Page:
In what seems like an interminable rebuilding year for small and medium businesses (SMBs), Labor Day weekend sales — and back-to-school selling that typically precedes the holiday weekend — are seen as leading indicators of their all-important fourth-quarter receipts.
As of now, however, much remains unclear on all fronts.
Conducting surveys of SMBs since 1973, the National Federation of Independent Business (NFIB) released its 2021 Small Business Economic Trends report in July, noting that its Optimism Index fell by 2.8 points to 99.7, “reversing nearly the entire 2.9-point gain in June’s report.”
According to the NFIB, “Small businesses continue to struggle to find workers to fill open positions” with a record-high 49% of owners reporting that they had job openings they could not fill in July, up three points from June, and sharply above “the 48-year historical average of 22%.”
That imbalance could change radically in September, as federal unemployment benefits that were extended under the CARES Act due to pandemic lockdowns expire the week of Sept. 6, with only a handful of states extending them. For SMBs, the expiration of unemployment benefits is expected to drive millions to seek work.
Assuming workers surface to fill empty jobs, small businesses are still navigating complexities from the delta variant to supply chain snags that may find store shelves barer this year.
Guarded Optimism Prevails — for Now
Despite these challenges, many SMBs are upbeat about their odds in Q4 2021. The most optimistic appear to be those that embraced consumer demands for digital channels and increased payments options over the past 18 months.
In its U.S. State of Small Business report done with the advocacy group Small Business Roundtable and published earlier this year, Facebook said, “Many that closed earlier in the pandemic have been able to adapt and reopen, helping to reduce the number of people out of work. And many have relied on the internet to do this, with more than one-third of small businesses saying they have increased their use of digital tools during the pandemic.”
Also finding optimism mixed with uncertainty, the U.S. Chamber of Commerce’s Small Business Index Q2 2021 states that “nearly two-thirds (64%) of small businesses remain concerned about the impact of the novel coronavirus on their business. However, this represents a 12-percentage-point decline from last quarter and 21 points from this time last year.”
PYMNTS’ most recent 2021 Main Street Business Survivor Study noted that quick pivots to digital and omnichannel — along with a good bit of improvisation — saved many SMBs.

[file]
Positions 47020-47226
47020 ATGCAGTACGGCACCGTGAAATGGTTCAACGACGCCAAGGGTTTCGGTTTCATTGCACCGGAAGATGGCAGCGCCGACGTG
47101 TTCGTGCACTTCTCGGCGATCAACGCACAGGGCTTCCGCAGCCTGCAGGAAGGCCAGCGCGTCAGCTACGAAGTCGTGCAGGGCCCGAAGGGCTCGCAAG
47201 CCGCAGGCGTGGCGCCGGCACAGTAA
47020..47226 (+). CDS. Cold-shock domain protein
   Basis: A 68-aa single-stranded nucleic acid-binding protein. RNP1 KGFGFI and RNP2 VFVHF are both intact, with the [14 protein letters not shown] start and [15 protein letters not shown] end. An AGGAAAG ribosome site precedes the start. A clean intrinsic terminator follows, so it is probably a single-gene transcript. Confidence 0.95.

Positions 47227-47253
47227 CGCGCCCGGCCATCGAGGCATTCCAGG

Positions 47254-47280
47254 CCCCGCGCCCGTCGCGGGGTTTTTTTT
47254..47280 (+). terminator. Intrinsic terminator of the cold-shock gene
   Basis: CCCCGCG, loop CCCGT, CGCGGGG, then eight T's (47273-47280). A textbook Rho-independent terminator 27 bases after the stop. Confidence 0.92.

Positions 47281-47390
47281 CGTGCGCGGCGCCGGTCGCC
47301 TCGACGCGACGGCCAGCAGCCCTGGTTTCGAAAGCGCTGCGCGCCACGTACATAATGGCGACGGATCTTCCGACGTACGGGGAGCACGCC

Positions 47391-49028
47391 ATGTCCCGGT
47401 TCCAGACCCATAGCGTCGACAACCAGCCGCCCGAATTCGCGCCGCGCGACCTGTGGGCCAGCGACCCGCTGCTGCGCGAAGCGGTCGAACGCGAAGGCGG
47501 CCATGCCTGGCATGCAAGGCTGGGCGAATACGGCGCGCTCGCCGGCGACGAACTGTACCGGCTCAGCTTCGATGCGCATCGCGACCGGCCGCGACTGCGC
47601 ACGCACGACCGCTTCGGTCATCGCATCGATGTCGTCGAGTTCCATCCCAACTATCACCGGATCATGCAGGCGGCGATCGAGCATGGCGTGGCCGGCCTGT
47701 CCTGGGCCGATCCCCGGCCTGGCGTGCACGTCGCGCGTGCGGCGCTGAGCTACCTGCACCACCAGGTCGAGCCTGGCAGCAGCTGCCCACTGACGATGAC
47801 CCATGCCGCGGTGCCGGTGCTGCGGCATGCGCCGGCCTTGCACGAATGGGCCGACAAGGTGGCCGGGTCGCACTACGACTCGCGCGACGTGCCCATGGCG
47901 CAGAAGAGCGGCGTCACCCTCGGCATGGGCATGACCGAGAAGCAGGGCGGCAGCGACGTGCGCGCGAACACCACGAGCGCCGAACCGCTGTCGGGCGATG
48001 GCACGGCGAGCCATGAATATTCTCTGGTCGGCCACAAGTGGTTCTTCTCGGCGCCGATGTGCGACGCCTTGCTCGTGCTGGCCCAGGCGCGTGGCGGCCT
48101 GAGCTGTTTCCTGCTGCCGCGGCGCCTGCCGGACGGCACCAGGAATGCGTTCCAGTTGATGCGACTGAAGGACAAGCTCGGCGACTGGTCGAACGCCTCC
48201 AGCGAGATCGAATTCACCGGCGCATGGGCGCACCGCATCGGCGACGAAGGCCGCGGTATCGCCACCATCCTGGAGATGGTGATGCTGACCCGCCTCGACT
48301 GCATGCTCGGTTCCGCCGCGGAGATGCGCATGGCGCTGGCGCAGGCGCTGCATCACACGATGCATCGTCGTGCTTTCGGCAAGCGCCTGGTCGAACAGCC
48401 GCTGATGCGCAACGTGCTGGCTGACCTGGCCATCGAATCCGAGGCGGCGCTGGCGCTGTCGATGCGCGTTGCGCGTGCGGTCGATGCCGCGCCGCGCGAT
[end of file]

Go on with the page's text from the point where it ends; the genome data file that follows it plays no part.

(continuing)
“The Main Street SMBs that have managed to stay in business have adapted their approaches to market to sell their products and sidestep any potential cash flow crunches. Fifty-two percent began advertising or selling on digital marketplaces during the last year: 38% started to advertise on digital marketplaces to boost their sales and 31% began selling on digital marketplaces,” per the report.
SMBs’ Summertime Blues Take the Digital Cure
What seems clear by now is that SMBs and enterprise merchants alike can expect supply chain disruptions to influence their in-stock positions come winter gifting season.
In mid-August, The Wall Street Journal reported that “traffic at grocery stores, gas stations, gyms, restaurants and retail stores fell starting in late July, after surpassing 2019 levels earlier in the summer, according to mobility metrics from data firm SafeGraph. Weekly domestic flights declined last week, for the second time since mid-April.”
SMBs may assuage consumer frustration over looming product shortages with better digital experiences. Tech news site CIO recently reported that “…technology and the agile processes that drive its implementation have become great levelers in today’s information age. Many SMBs have tasted success (and grown exponentially) owing to the parallel rise of the sharing economy and affordable SaaS solutions.”
CIO added that “SMBs are seeing value in stepping up investments in digital transformation with specific primary and secondary objectives à la the enterprise. A fifth of over 3,600 SMBs surveyed by Techaisle reported that the disruptions caused by the pandemic had amplified their belief in organization-wide digital transformation, leading them to look at it more holistically and strategically.”